With 320 total acres at its disposal, Medlock Ames takes up only 56 with vineyards, leaving the rest for oaks and flowers to grow freely. Upon this portion of the land, Chris and Ames begin their small-production process, which continues inside their custom-built winery with gentle gravity-flow techniques and natural yeast fermentation. The process yields a wide range of high-quality artisan wines, from chardonnay and sauvignon blanc to merlot and cabernet sauvignon. The duo makes the fruits of their labor available in their nearby tasting room, as well as during wine-tasting experiences and tours of their production facility at Bell Mountain Ranch, available for Wine Club members only.
To enliven the local, organic produce that fills his kitchen, Chef Vinay Patel welcomes monthly shipments of spices from India, such as turmeric, fenugreek, ginger, and cardamom. After seasoning his meats, he lowers them into a clay tandoor to cook over handpicked, hardwood mesquite charcoal. For all the effort that goes into each chicken dish, curry, and biryani, the Bohemian has awarded Sizzling Tandoor Indian Restaurant its Best Indian award for 22 years running.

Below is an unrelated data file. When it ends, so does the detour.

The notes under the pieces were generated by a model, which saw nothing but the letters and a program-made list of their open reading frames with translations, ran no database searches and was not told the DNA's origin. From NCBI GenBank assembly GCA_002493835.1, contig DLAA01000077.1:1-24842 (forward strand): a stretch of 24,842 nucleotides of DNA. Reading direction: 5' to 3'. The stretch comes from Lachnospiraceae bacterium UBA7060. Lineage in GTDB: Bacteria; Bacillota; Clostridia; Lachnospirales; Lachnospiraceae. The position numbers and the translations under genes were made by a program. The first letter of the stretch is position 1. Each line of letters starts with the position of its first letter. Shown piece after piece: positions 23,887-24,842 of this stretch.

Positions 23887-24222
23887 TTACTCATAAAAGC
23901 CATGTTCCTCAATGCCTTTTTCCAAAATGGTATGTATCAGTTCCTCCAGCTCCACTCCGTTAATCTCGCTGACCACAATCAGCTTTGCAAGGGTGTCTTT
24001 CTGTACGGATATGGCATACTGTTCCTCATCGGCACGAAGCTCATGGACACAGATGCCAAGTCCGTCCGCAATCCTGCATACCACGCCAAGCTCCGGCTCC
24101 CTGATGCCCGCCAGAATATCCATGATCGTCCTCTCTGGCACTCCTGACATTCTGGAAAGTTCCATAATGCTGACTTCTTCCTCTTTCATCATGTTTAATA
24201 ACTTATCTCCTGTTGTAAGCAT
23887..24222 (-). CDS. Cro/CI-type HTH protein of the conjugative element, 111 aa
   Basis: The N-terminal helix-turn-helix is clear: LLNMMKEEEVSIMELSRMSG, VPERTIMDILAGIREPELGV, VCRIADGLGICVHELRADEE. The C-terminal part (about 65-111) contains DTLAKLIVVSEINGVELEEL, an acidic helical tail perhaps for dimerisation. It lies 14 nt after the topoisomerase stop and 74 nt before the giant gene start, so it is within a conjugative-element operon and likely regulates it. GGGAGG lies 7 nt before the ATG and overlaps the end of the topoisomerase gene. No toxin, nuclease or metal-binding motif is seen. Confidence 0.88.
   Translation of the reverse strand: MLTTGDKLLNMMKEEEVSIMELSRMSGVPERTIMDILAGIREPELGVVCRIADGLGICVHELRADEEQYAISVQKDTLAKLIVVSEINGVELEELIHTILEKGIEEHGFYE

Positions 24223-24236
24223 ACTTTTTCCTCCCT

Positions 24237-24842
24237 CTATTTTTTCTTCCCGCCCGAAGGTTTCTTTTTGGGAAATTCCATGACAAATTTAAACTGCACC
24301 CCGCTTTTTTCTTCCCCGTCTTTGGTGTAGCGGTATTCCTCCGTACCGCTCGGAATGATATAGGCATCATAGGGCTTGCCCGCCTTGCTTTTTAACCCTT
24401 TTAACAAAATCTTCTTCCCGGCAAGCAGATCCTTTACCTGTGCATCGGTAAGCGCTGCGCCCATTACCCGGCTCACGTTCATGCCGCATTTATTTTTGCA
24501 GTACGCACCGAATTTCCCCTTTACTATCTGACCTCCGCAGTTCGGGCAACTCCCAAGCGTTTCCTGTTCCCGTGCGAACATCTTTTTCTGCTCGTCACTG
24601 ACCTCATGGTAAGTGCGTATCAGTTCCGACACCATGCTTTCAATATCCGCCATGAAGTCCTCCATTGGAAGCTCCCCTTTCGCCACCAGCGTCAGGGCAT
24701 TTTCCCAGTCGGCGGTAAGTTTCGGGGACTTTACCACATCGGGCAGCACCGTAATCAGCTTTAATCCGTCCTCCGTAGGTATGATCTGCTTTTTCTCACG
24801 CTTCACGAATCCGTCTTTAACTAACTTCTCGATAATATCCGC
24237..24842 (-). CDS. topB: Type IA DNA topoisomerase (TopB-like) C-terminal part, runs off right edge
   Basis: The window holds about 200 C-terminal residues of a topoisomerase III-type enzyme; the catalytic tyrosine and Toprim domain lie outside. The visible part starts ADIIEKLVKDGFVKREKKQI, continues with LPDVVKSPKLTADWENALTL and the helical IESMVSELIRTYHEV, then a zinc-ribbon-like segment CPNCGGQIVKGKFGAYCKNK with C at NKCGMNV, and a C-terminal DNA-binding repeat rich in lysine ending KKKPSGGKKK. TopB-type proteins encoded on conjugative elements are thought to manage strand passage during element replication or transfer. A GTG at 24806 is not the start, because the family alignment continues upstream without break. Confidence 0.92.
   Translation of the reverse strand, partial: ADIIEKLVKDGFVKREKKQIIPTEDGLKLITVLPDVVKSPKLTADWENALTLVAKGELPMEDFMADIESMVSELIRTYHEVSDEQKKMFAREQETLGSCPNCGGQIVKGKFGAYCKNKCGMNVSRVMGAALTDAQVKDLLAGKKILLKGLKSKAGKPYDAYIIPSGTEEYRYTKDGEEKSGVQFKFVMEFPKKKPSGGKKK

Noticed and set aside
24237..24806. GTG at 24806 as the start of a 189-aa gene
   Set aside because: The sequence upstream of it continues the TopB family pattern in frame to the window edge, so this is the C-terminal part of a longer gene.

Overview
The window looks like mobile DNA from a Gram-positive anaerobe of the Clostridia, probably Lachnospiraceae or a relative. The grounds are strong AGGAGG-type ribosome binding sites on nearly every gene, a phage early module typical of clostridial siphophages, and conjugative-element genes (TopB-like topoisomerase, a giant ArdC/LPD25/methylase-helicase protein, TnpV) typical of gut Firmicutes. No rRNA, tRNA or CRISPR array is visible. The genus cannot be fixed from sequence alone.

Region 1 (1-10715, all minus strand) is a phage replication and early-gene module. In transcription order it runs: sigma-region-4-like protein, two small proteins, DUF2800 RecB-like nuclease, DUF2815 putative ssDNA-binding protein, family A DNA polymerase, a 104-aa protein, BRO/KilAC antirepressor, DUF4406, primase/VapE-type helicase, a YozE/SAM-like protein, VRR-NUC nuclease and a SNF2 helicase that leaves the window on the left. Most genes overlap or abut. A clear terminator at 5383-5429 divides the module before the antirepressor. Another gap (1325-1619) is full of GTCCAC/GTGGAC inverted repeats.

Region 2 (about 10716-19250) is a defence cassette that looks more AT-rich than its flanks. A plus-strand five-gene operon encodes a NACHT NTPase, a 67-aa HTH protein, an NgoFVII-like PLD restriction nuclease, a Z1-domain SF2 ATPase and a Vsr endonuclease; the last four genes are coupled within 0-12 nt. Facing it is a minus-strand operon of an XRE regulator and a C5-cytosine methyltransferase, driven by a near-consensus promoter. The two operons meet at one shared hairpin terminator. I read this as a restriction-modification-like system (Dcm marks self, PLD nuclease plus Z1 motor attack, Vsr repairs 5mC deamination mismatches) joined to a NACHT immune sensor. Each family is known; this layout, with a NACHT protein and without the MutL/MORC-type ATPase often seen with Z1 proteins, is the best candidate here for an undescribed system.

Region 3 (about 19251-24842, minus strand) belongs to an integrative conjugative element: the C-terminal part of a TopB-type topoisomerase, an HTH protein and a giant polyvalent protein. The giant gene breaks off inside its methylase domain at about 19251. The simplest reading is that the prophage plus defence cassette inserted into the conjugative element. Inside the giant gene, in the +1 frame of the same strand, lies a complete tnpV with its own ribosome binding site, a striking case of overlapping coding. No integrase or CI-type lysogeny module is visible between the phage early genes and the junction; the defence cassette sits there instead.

The dishes sprawl from traditional entrees to Northern and Southern Indian specialties and Indo-Chinese fusion dishes. Chefs also tandoor-fire nearly a dozen types of bread, including naan, paratha, and gluten-free and vegan missi roti to sop up sauces. Rather than placing a miniature fire extinguisher at each table, chefs calibrate each dish's spiciness from mild to hot.
As diners expand the depth of their palate, an Indian ambiance envelops their body. At the Santa Rosa location, live belly dancers charm and entertain on Friday and Saturday night, and live musicians stop by for events such as Samosas and Sitar. While watching, guests can nurse Indian beers and specialty cocktails including the Sizzling Sunset, which ups the ante of traditional mango lassi with vodka.
At a candlelit table in Restaurant at Applewood—awarded a Michelin star in 2001 and 2012 and garnering top-ratings from Zagat—gourmet Californian cuisine sings of all things local and sustainable. Chefs Michelle Cerneant and Tyja Taube have imbued their cooking philosophy with green practices, plucking fresh herbs and vegetables from an onsite organic garden for their entrees. And maybe that's the secret to the robust flavors of their miso-glazed California cod, wetted with a ginger broth, and their grilled beef tenderloin, paired with house-foraged hedgehog mushrooms. The six-acre property surrounding the Applewood Inn also features fruit trees, whose yields enable sweet, finger-licking desserts of honey cannoli with figs and apricots.
The consistently fresh dishes complement a wine list pages long. Diners sit back and swirl their choice varietal as they overlook the courtyard near a stone fireplace. Restaurant at Applewood combines international nostalgia—simultaneously reminiscent of a French barn and an Italian Villa—while melding its classic-style dining with its forward-looking use of solar energy and refusal to rely upon imported mountain breezes.